Today’s Guest Blogger is Emily Duffey. Emily is Administrative Assistant at RGCC, and is currently a counselor in training. 

I’ve been reading my
Bible for the better part of 17 years. I have read every one of the 66 books in
the Bible. I can quote parts of it. I’m currently memorizing the book of James.
I love the Word of God—it is a balm to my weary soul. It cuts me up. It lays my
heart bear. Nothing else speaks to my heart the way God’s Word speaks. I love
the book of James—it is the New Testament book of wisdom (like Proverbs in the
Old Testament). One verse in particular, though, has been weighing heavily on
my heart and mind as of late.
(James 3:1 NASB) – Let not many of you become teachers, my
brethren, knowing that as such we will incur a stricter judgment.

This verse started
running through my mind while I looked over the theological exam I am working
on for certification as a biblical counselor. The exam itself is
straightforward enough—yet still I paused. I picked up my Bible, and looked at
it, and asked myself one question: Do I know this book? Can I teach the
precepts of God to another person, counsel another believer in a way to help
them see who God is? I used to teach in a formal classroom setting—I know what
it takes to be a teacher. However, this kind of teaching isn’t the same as
teaching a language, or history, or math. If you make a mistake in a
translation for a foreign language, you lose a few points on your exam—no big
deal, really. To apply this same kind of thinking to the very Word of God,
however, is not only foolish—it is potentially damning. The consequences are
Martin Luther is one of
my favorite historical figures. I cannot say I agree with his theology 100%,
but the man had a reverence for God I have longed to have in my personal life.
His initial interaction with God was based on law—fear of a vengeful God. Over
time, he came to understand the grace of God. The grace of God, however, gave
even more reverence in this man. He understood something about God that many of
us miss. When you understand the wrath of God upon sin and the sinner (Psalm
7:11), the mercy and grace of God become so much
sweeter. It should illicit a response of worship.
It should also give
you pause to consider the God whom you serve. When you teach another about Him,
are you careful to present and represent the God of Scripture? Would God recognize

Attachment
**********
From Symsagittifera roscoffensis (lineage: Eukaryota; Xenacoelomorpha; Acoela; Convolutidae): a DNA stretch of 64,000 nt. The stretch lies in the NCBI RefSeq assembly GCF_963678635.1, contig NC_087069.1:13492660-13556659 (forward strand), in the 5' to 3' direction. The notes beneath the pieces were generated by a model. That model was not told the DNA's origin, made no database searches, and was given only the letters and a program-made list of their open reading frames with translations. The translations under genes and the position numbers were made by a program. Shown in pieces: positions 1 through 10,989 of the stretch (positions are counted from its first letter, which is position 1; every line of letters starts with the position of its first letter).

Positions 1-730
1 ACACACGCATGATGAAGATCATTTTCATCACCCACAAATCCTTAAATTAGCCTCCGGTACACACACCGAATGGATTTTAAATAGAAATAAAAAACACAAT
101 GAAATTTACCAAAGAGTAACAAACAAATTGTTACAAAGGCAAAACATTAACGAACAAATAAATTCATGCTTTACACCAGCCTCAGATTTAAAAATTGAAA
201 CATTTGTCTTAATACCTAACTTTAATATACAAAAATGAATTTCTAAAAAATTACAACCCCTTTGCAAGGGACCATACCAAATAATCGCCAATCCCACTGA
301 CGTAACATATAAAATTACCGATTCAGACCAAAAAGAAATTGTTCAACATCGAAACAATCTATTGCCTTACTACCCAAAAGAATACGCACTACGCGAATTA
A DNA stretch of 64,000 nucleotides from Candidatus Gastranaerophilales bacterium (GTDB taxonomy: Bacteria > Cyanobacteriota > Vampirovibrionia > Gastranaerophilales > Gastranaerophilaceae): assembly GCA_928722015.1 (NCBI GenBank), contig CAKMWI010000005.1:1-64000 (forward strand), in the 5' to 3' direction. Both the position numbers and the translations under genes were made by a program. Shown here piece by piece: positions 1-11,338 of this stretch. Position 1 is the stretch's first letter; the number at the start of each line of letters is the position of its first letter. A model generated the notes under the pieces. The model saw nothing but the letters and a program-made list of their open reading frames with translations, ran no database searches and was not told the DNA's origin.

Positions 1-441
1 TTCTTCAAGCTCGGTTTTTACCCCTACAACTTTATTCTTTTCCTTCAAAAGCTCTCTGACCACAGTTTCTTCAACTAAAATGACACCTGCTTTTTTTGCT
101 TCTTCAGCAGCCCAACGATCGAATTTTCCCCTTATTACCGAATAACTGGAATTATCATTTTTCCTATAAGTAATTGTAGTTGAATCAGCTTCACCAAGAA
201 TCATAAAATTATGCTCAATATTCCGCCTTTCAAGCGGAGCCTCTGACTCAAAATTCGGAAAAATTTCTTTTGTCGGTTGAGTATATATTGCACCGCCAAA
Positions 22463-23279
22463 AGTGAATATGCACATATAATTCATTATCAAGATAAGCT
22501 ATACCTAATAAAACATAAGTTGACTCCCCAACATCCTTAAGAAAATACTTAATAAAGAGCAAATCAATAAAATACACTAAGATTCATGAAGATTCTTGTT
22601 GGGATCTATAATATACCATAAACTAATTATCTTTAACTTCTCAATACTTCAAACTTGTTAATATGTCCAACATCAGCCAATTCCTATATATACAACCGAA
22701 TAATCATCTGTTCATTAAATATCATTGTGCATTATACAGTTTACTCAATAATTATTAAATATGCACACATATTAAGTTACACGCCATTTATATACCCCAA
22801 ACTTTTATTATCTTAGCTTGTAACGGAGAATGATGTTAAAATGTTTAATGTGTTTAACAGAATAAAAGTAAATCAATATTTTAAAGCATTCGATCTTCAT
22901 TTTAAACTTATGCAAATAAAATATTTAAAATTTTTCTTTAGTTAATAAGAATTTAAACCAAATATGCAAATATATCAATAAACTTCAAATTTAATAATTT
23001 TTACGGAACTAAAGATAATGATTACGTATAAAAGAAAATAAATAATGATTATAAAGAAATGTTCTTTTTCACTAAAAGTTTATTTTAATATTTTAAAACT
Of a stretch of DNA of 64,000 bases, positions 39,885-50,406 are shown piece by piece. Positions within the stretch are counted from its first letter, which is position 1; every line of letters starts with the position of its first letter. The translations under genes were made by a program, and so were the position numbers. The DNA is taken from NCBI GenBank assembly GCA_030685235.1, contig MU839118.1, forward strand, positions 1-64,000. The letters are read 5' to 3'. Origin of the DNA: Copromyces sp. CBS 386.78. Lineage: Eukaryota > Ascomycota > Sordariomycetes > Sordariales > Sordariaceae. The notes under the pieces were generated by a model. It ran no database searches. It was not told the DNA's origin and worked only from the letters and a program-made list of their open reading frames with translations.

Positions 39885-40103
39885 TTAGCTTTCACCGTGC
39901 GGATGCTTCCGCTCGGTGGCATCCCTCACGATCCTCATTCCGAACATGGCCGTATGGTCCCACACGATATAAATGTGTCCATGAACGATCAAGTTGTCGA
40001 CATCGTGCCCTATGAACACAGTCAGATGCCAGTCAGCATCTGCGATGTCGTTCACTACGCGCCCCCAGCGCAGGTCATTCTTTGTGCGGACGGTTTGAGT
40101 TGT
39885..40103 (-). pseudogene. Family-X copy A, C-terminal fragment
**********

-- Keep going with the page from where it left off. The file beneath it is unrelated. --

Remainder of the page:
the counsel you are giving in His name as His truth? You are not there to
merely dispense with pleasantries and feel good-isms. You are there to present
His truth. God is the One who works on a person’s heart—make sure you are
sharing His truth and not your opinion!
I read passages such as these
from Psalm 8: “When I look at Your heavens, the work of Your fingers, the moon
and the stars, which you have set in place, what is man that you are mindful of
him, and the son of man that you care for him? . . . O LORD, our Lord, how
majestic is your name in all the earth!” (vv. 3–4, 11) 
The same God who created
the heavens and the earth created me, knows me by name, has searched me and
known me, knows my thoughts, protects me, loves me– Such knowledge is too wonderful for me; It is too high, I cannot attain
to it
(Psalm 139:6)! This is the God you represent—the nations are as a
drop in a bucket, yet He knows His own by name. He is just, righteous, and
true. And we are here to worship. “The chief end of man is to worship God and
enjoy Him forever.” (Westminster Catechism)
(1 Chronicles 16:25-34
NASB) – [25] For great is the LORD, and
greatly to be praised; He also is to be feared above all gods. [26] For all the
gods of the peoples are idols, But the LORD made the heavens. [27] Splendor and
majesty are before Him, Strength and joy are in His place. [28] Ascribe to the
LORD, O families of the peoples, Ascribe to the LORD glory and strength. [29]
Ascribe to the LORD the glory due His name; Bring an offering, and come before
Him; Worship the LORD in holy array. [30] Tremble
before Him, all the earth
; Indeed, the world is firmly established, it will
not be moved. [31] Let the heavens be glad, and let the earth rejoice; And let
them say among the nations, “The LORD reigns.” [32] Let the sea roar,
and all it contains; Let the field exult, and all that is in it. [33] Then the
trees of the forest will sing for joy before the LORD; For He is coming to
judge the earth. [34] O give thanks to the LORD, for He is good; For His
lovingkindness is everlasting.

When you come face to
face with God, what else CAN you do but tremble in holy fear and reverence? 
Spend some time reading through Psalm 139 and Isaiah 40—in these passages you
read of the Majesty and greatness—and the compassion and mercy—of God. Truly,
come before God—and tremble. It’s good for the soul.